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Proposed Amendments To The Federal Judicial Misconduct Rules: Comments And Suggestions, Arthur D. Hellman Oct 2014

Proposed Amendments To The Federal Judicial Misconduct Rules: Comments And Suggestions, Arthur D. Hellman

Testimony

In 2008, the Judicial Conference of the United States – the administrative policy-making body of the federal judiciary – approved a revised set of rules for handling complaints of misconduct or disability on the part of federal judges. Moving away from the decentralizing approach of the pre-2008 Illustrative Rules, the new rules were made binding on all of the federal judicial circuits.

On September 2, 2014, the Conference’s Committee on Judicial Conduct and Disability (Conduct Committee) issued a set of draft amendments to the Rules. The announcement invited comments on the proposed amendments. This statement was submitted in response to …


Witold Walczak: The Power Of Persuasion And Principle; Professional Excellence Awards, Saranac Hale Spencer Apr 2014

Witold Walczak: The Power Of Persuasion And Principle; Professional Excellence Awards, Saranac Hale Spencer

Newspaper Articles

No abstract provided.


Commons At The Intersection Of Peer Production, Citizen Science, And Big Data: Galaxy Zoo, Michael J. Madison Jan 2014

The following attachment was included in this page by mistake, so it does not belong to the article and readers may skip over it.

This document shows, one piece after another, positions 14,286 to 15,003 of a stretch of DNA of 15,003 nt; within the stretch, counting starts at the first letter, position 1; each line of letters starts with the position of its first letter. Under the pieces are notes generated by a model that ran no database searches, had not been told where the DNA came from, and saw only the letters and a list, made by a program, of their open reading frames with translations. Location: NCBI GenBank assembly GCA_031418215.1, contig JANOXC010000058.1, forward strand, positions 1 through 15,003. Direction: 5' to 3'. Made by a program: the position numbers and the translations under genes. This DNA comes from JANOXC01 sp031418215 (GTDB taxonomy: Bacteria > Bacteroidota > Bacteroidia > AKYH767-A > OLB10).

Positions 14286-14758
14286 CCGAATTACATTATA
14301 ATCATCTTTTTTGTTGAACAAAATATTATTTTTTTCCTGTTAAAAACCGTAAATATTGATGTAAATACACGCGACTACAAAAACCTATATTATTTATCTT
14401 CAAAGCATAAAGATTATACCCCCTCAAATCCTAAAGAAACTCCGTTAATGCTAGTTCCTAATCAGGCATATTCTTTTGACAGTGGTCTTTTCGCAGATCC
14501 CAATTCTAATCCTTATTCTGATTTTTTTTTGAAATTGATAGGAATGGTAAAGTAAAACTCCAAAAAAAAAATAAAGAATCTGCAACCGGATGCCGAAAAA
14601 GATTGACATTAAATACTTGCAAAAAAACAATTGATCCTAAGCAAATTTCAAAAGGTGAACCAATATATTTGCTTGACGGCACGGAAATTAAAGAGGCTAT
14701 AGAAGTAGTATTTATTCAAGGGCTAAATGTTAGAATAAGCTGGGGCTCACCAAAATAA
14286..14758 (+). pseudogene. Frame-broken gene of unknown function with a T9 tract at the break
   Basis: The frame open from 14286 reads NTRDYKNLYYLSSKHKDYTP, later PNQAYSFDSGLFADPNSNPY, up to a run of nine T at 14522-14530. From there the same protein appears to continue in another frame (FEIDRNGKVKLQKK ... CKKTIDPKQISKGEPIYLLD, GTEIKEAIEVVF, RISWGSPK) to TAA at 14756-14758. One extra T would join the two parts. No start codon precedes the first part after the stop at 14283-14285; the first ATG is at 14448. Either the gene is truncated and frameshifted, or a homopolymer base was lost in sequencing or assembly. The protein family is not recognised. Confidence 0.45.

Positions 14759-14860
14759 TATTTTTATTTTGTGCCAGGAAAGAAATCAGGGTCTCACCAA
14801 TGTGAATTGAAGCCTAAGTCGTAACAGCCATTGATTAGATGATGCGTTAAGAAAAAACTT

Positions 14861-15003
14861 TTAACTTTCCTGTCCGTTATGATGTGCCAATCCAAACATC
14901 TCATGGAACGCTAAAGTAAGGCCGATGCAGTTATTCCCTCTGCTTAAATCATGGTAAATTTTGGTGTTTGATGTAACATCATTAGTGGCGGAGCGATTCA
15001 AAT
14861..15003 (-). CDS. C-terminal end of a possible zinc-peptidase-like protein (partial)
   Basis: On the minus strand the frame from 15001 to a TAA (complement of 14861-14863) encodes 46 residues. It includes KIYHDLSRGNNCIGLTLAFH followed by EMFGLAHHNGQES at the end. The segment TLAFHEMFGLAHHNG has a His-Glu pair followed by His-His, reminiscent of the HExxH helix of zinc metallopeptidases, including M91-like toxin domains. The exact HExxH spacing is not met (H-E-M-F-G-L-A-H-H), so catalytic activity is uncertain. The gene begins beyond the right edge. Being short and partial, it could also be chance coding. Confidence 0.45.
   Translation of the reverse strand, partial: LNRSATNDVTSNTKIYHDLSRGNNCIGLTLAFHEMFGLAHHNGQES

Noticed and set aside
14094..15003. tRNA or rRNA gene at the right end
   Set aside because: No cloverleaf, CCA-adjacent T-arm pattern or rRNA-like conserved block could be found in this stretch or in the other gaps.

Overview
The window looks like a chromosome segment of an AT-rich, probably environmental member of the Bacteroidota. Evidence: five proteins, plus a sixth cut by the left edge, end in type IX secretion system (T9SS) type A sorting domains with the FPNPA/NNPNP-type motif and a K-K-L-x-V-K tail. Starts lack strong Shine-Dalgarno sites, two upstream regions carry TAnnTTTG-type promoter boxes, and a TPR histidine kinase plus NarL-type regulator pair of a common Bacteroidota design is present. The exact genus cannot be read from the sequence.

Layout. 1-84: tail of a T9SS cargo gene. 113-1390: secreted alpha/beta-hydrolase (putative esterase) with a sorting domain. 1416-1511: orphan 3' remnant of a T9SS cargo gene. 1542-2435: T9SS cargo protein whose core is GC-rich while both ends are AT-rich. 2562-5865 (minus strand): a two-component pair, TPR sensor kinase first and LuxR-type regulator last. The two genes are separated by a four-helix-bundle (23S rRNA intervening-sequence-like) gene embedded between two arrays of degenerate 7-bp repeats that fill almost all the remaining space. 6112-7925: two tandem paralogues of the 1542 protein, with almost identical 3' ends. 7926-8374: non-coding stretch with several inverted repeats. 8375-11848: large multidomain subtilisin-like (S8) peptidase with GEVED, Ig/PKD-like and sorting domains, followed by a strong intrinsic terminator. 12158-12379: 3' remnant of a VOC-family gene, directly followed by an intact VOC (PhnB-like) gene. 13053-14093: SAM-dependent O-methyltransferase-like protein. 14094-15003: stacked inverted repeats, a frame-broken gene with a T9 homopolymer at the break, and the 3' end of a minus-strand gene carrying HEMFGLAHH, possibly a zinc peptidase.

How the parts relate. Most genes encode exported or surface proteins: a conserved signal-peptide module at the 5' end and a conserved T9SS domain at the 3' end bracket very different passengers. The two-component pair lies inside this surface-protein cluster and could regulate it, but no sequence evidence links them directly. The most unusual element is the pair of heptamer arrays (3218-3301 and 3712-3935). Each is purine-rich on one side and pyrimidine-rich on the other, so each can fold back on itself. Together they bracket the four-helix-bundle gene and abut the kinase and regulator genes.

Commons At The Intersection Of Peer Production, Citizen Science, And Big Data: Galaxy Zoo, Michael J. Madison

Book Chapters

The knowledge commons research framework is applied to a case of commons governance grounded in research in modern astronomy. The case, Galaxy Zoo, is a leading example of at least three different contemporary phenomena. In the first place Galaxy Zoo is a global citizen science project, in which volunteer non-scientists have been recruited to participate in large-scale data analysis via the Internet. In the second place Galaxy Zoo is a highly successful example of peer production, sometimes known colloquially as crowdsourcing, by which data are gathered, supplied, and/or analyzed by very large numbers of anonymous and pseudonymous contributors to an …


Governing Knowledge Commons -- Introduction & Chapter 1, Brett M. Frischmann, Michael J. Madison, Katherine J. Strandburg Jan 2014

Governing Knowledge Commons -- Introduction & Chapter 1, Brett M. Frischmann, Michael J. Madison, Katherine J. Strandburg

Book Chapters

“Knowledge commons” describes the institutionalized community governance of the sharing and, in some cases, creation, of information, science, knowledge, data, and other types of intellectual and cultural resources. It is the subject of enormous recent interest and enthusiasm with respect to policymaking about innovation, creative production, and intellectual property. Taking that enthusiasm as its starting point, Governing Knowledge Commons argues that policymaking should be based on evidence and a deeper understanding of what makes commons institutions work. It offers a systematic way to study knowledge commons, borrowing and building on Elinor Ostrom’s Nobel Prize-winning research on natural resource commons. It …


Reading Blackstone In The Twenty-First Century And The Twenty-First Century Through Blackstone, Jessie Allen Jan 2014

Reading Blackstone In The Twenty-First Century And The Twenty-First Century Through Blackstone, Jessie Allen

Book Chapters